Another day, another infuriating bit of news about Mylan's pricey — and lifesaving — EpiPen: Pharmaceutical industry experts estimate that the medicine and its auto-injector, for which Mylan charges roughly $300 a pop, cost around $30 to produce.
According to one medical technology consultant cited by NBC News, Mylan might pay even less, maybe as little as $20, for each EpiPen, which cost patients a retail price of more than $600 for a two-pack. The dose of epinephrine that can prevent a person with allergies from going into fatal anaphylactic shock costs about $1, PA Consulting Group head of medical technologies Kevin Deane said, and the components of the device probably run between $2 and $4. Mylan would also have to pay research and development royalties to Pfizer, which actually manufactures the EpiPen through a subsidiary.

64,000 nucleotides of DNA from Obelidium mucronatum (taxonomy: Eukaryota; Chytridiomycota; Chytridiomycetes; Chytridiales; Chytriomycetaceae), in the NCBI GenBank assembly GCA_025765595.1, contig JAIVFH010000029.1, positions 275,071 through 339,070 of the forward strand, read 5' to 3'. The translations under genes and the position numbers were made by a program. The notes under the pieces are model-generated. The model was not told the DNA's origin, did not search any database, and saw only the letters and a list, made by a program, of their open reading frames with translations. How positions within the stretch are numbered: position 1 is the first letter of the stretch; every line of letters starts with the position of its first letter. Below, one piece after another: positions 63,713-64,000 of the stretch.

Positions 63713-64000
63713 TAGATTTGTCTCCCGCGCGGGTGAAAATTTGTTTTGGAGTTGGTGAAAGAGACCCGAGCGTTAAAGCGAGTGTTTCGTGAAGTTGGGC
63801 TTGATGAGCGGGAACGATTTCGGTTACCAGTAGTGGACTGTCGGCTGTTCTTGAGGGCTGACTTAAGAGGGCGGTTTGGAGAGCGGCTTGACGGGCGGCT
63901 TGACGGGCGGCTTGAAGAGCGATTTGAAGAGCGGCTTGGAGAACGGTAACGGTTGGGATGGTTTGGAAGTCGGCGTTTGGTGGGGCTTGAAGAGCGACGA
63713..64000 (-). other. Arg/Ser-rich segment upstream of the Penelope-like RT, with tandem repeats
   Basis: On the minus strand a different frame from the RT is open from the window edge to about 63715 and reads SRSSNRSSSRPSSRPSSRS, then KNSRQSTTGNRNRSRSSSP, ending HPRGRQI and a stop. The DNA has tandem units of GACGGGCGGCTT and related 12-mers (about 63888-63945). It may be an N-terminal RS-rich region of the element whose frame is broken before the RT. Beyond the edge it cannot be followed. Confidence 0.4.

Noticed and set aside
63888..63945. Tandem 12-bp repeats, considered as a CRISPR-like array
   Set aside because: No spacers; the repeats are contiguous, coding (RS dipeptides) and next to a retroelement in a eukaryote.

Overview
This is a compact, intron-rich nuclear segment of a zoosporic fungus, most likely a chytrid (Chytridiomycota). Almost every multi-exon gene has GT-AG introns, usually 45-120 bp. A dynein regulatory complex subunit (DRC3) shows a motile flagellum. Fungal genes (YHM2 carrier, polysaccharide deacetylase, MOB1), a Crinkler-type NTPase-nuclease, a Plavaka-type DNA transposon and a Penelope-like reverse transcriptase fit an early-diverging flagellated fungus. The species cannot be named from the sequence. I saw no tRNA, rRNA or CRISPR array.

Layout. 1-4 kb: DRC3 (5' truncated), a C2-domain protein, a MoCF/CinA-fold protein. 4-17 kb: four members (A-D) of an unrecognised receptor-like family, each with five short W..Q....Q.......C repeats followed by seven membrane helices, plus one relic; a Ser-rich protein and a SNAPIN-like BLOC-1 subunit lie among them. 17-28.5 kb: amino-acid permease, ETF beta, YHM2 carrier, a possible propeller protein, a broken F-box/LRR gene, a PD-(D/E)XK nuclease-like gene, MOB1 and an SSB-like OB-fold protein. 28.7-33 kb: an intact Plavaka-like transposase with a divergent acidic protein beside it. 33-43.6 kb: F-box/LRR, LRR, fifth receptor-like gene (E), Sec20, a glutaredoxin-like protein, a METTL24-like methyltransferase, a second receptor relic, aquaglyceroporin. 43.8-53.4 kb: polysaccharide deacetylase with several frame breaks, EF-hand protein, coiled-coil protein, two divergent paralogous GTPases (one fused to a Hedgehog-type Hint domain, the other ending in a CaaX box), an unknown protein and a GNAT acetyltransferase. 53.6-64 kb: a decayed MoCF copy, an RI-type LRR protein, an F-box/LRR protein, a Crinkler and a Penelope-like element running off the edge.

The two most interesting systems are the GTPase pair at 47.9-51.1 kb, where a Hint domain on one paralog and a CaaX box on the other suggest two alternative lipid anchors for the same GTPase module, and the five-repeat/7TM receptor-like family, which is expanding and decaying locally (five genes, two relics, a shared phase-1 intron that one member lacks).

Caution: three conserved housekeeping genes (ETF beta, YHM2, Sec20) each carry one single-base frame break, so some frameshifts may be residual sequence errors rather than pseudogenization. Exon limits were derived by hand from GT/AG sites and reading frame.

What makes this all the more galling is that Mylan CEO Heather Bresch went on CNBC and tried to blame everyone but Mylan, even though it hiked the price of an EpiPen by more than 500% since 2008. When that didn't quell the outrage (surprise, surprise), the company made a big deal of announcing it would make a generic EpiPen — for $300 per two-pack, a price point experts say could possibly even lead to even higher profits for Mylan because production and distribution of generics cut out some of the middlemen that make name-brand drugs cost more.